Case Study: Gwynneth Walker
We moved to the Forest a few years ago and being completely new to the area I set about joining clubs and getting out and about to meet people. One day at my Book Club I heard someone mentioning Foresters’ Forest and that there was an Archaeology Project. I thought, “Sounds interesting, I’ll do that!” This was during the development stage of Foresters’ Forest in 2015 and I’ve been involved ever since.
I’ve had some fantastic experiences through the project. I’ve worked on the LIDAR data survey, taken part in three archaeological digs and have recently got involved in a project researching Palmers Flat where I live. I’m enjoying this research working with a friend who lives nearby, and we are finding out some fascinating information about our locality. I’ve been able to use lots of different techniques such as computer research into ancestry and looking at archives and maps. Some of this research I was already familiar with but seeing it all come together into a picture of the past is interesting.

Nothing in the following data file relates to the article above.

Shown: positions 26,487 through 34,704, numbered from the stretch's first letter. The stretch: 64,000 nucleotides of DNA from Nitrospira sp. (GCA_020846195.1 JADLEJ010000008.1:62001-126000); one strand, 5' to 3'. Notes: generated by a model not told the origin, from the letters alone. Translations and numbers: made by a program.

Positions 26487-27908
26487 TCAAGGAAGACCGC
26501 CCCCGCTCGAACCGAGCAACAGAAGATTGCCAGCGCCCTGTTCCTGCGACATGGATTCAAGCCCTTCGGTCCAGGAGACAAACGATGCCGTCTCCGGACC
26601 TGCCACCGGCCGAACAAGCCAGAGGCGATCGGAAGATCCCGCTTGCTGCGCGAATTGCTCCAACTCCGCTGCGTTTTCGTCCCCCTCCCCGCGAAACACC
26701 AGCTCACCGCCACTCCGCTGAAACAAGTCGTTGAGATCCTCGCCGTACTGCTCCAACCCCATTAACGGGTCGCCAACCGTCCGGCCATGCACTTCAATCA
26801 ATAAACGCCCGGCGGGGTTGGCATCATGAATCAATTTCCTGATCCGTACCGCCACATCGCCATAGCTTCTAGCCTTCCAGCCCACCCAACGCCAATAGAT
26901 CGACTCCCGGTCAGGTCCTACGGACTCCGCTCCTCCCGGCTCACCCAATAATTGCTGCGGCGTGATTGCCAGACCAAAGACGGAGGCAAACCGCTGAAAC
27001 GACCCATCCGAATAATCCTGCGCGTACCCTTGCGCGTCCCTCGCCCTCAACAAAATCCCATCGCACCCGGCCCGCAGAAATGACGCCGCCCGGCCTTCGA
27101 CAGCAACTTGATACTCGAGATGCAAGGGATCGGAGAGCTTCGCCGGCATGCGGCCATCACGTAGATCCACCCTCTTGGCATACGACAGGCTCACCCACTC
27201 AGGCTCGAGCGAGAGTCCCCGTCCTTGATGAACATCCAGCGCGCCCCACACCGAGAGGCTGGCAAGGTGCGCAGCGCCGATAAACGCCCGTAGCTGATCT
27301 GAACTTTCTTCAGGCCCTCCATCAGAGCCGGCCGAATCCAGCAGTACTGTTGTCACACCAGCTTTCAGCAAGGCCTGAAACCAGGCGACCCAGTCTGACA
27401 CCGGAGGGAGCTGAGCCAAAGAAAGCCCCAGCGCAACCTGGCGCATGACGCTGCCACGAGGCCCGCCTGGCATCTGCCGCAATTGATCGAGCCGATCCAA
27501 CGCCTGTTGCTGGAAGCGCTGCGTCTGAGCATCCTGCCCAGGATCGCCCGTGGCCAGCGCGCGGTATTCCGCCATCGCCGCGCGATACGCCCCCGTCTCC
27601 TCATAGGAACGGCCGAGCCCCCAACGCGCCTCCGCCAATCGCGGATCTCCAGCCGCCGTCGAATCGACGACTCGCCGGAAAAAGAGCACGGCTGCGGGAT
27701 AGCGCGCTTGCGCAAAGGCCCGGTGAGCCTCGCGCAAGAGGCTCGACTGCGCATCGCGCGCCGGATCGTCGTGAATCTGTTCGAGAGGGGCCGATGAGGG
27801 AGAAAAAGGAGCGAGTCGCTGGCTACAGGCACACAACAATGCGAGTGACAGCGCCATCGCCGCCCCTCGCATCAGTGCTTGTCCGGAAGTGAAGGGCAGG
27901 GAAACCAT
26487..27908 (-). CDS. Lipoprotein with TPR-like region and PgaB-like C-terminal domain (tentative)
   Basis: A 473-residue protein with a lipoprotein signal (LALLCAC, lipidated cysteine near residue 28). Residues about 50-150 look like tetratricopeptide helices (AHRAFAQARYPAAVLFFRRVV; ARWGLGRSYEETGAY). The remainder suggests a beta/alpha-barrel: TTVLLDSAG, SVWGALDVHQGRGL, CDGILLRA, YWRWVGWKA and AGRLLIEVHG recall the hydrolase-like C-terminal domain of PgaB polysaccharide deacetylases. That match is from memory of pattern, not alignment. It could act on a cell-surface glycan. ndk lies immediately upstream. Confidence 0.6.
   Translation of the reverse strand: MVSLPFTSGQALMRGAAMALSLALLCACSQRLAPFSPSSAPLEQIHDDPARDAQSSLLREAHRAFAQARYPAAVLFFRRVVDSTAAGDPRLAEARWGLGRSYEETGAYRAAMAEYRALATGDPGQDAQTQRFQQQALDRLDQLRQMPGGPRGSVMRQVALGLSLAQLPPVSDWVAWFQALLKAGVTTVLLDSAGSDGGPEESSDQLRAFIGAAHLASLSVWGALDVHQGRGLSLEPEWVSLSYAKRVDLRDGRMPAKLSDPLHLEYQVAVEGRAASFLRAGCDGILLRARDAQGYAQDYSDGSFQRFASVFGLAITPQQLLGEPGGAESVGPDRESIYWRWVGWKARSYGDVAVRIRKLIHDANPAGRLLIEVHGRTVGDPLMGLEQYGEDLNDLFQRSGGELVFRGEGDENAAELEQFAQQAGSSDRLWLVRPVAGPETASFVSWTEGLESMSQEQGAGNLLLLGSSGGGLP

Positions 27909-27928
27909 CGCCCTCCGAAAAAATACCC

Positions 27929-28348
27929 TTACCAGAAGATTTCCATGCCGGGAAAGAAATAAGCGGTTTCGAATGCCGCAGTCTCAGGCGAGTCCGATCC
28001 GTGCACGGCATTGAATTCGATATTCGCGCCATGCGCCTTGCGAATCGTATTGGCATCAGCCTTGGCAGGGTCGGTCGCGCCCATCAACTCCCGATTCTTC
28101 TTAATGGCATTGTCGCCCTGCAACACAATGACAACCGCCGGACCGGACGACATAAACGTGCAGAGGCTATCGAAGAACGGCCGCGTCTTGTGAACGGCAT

I have found learning to do the LIDAR surveying very rewarding. It can be a bit arduous, but it really changes the way you look at the landscape forever. I now see features everywhere that help me recognise the small quarries, mines and tramways that were once dotted everywhere. Finding a charcoal platform at Birchhill was exciting. There are actually very many of them in the Forest and I find myself spotting them wherever I go.
The digs have been such a pleasure to take part in. Working with other volunteers and experts has taught me so much. It is such a special feeling to be uncovering things that haven’t been seen by human eyes for such a long time. Another volunteer and I were lucky enough to find a piece of mediaeval pottery at the Yorkley Dig. The feeling as we spotted something different in amongst the earth was thrilling. Then scraping away and gradually revealing a piece of the past with people eagerly waiting to see what we’d found – it was such a great experience!
Volunteering on the project has been full of positives. I’ve made friends, such as Cathy who I’m working with on the research project and Elaine and David who I work with on the LIDAR project. It feels great to be involved in something that is all about looking after the Forest of Dean and keeping it special for future generations. More than anything, taking part in an archaeological dig has been something I have wanted to do since my university days, and finally through Foresters’ Forest I’m getting to realise that dream.
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